After dining at Bob Niemojewski’s fine establishment in Avon, you’d never guess he didn’t grow up around talented cooks. His passion for food was born at the age of 17, when Niemojewski got a job busing tables at Strongsville’s Portofino Ristorante. When a cook quit, he was sent to the kitchen never to return to serving again.

“No one in my family cooked a lot, so it was intriguing for me to see people actually making really, really good food,” says the now thirty something. “That’s what caught the passion for me. I was good at it.”

Self-taught Niemojewski is the chef, owner and founder of Nemo Grille, which seats about 80 and specializes in globally influenced American cuisine. Even in tough economic conditions, the restaurant packs diners in on weekend nights. It is such a success that he plans to expand to create a larger space for parties of up to 40.

Niemojewski opened the fine-dining establishment in 2001 as an Italian-inspired hot spot. He gave new life to an abandoned building on the corner of Detroit Road and Colorado Avenue with a complete renovation of the 1850s-era former residence. He says he was attracted to the historic Alten House because it was broken up into intimate dining rooms, as opposed to today’s more common open spaces. He then added a cozy, dimly lit L-shaped bar for patrons looking for a more casual experience.

Based on customer demand and seasonal inspirations, the menu has evolved to include more American favorites, such as Angus steak, Colorado lamb chops and gourmet, grilled flatbreads, along with its signature pastas and fresh seafood. Niemojewski and his chefs test new creations and cooking techniques to update the menu seasonally.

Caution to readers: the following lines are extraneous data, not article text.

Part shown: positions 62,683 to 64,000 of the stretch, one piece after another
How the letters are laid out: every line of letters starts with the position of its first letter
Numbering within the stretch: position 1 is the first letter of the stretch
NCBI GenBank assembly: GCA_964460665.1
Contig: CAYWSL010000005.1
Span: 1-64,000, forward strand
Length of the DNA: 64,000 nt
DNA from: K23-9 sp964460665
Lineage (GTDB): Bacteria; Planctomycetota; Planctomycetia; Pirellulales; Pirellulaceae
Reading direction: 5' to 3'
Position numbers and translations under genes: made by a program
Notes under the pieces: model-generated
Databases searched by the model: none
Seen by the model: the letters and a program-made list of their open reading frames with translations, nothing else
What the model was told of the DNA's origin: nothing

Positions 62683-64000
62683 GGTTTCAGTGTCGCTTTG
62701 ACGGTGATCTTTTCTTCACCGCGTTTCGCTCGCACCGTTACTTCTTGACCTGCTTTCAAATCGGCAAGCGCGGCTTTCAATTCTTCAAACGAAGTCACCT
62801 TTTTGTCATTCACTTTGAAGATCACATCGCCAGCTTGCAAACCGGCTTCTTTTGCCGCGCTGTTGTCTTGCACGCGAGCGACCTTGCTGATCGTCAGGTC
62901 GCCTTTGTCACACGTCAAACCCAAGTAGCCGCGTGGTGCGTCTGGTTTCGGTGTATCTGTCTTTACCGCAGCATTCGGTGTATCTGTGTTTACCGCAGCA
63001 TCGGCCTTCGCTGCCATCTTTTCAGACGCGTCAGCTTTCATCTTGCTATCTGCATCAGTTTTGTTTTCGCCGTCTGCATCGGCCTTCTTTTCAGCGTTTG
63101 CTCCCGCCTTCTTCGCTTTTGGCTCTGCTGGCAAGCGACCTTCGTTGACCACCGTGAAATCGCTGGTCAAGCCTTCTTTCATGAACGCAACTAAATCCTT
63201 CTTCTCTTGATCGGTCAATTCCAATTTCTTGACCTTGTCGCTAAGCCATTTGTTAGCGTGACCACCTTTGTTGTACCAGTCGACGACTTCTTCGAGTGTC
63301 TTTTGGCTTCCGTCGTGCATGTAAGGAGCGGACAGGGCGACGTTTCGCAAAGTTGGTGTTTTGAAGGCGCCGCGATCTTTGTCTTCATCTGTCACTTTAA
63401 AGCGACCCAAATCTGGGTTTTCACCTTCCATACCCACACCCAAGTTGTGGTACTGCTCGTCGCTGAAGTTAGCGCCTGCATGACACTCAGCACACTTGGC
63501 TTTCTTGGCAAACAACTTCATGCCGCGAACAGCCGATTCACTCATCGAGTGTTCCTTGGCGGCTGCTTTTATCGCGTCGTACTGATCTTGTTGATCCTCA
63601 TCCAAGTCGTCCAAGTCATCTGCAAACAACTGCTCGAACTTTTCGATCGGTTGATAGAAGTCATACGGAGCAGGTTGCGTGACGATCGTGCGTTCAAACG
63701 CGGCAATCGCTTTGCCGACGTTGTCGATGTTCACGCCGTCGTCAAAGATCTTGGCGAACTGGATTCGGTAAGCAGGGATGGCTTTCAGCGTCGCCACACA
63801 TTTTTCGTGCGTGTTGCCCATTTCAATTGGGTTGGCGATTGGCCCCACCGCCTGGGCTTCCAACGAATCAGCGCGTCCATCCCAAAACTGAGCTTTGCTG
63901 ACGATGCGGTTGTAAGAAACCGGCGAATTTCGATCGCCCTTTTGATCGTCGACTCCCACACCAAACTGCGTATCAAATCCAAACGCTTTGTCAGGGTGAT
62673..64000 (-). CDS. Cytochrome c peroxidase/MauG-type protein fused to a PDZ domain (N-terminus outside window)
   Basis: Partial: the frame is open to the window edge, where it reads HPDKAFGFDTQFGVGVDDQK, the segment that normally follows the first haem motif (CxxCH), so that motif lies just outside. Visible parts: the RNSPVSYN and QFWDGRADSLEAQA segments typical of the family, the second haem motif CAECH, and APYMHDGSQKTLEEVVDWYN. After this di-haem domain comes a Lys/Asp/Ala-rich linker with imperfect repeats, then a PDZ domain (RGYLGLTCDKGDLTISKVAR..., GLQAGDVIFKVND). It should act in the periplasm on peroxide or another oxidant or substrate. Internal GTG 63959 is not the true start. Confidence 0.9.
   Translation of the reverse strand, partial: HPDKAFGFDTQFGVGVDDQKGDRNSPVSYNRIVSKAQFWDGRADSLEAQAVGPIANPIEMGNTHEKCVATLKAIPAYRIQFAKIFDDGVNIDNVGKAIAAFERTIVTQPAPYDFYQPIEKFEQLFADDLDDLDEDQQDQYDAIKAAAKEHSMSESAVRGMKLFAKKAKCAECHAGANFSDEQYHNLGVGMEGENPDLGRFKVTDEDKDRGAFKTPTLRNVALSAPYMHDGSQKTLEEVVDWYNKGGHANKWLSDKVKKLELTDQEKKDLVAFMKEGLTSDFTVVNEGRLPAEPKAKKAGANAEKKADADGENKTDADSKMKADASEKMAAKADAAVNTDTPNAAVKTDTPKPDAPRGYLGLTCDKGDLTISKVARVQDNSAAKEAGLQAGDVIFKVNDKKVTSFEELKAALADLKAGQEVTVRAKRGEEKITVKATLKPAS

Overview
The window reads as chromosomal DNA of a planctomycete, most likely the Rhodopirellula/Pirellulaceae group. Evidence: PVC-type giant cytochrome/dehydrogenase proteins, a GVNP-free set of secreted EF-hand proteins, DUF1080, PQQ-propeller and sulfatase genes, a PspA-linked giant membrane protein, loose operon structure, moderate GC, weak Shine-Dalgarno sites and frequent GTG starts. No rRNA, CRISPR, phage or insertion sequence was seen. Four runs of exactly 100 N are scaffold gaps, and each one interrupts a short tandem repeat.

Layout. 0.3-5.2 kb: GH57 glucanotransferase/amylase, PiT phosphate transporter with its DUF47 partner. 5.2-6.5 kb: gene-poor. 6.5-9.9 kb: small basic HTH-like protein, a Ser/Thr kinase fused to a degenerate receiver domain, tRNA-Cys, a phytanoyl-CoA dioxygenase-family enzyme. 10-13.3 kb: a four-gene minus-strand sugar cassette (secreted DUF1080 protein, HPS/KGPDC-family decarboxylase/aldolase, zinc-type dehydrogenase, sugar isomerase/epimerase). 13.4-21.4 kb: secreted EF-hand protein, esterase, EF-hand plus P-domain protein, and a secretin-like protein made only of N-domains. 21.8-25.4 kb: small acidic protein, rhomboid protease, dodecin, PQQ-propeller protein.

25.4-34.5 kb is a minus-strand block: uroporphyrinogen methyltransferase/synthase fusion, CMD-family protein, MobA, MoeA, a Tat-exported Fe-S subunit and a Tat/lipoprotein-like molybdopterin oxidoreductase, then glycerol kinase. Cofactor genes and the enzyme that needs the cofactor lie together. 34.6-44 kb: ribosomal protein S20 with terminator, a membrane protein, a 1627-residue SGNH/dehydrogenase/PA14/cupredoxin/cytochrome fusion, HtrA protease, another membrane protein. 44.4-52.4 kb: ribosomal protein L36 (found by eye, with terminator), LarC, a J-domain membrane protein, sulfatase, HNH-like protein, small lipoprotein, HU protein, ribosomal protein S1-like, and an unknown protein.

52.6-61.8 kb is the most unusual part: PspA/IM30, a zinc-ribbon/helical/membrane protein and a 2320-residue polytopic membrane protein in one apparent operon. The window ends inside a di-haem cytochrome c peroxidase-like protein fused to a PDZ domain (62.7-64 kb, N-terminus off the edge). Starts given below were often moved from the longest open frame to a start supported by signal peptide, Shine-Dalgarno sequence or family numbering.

“We focus on our wine and food by paying more attention to the quality than quantity,” he adds.

It shows in both the presentation and flavor of his dishes. While dining there on a fall Friday evening, I started with the pear salad ($7), mixed with fresh greens, dried cranberries, caramelized pecans, Gorgonzola cheese, topped with julienne Bosc pears and dressed in a port wine vinaigrette. The subtle sweetness of the pears and pecans, pinned against the sharpness of the Gorgonzola and bitter greens, made for a delectable start to my meal.

For my main course, I tried the Chilean sea bass ($32), served over a bed of grilled asparagus and drenched in Marcona almond butter sauce, alongside truffle cheese sacchetti pasta pillows. The sea bass was cooked perfectly with a thin crust and topped with slivered almonds to add a crunchy bite. My fellow diner enjoyed the 12 oz. Angus New York strip ($28) off the Butcher Block menu. It was served medium rare, as requested, under a disc of horseradish-chive compound butter for an additional $2. However, the meat itself was so juicy and cooked to perfection, it could stand on its own.

The atmosphere is elegant, with dim lighting and modern décor. It boasts a cozy and comfortable environment. But Niemojewski credits his large core of regulars for the restaurant’s growth and ability to weather the economic storm. He says the real secret to success is ensuring no one leaves disappointed.

“I think the service is equally important as the food,” he says. “When I first opened, it was all about the food. I’ve come to understand that service is such a huge part of the experience.”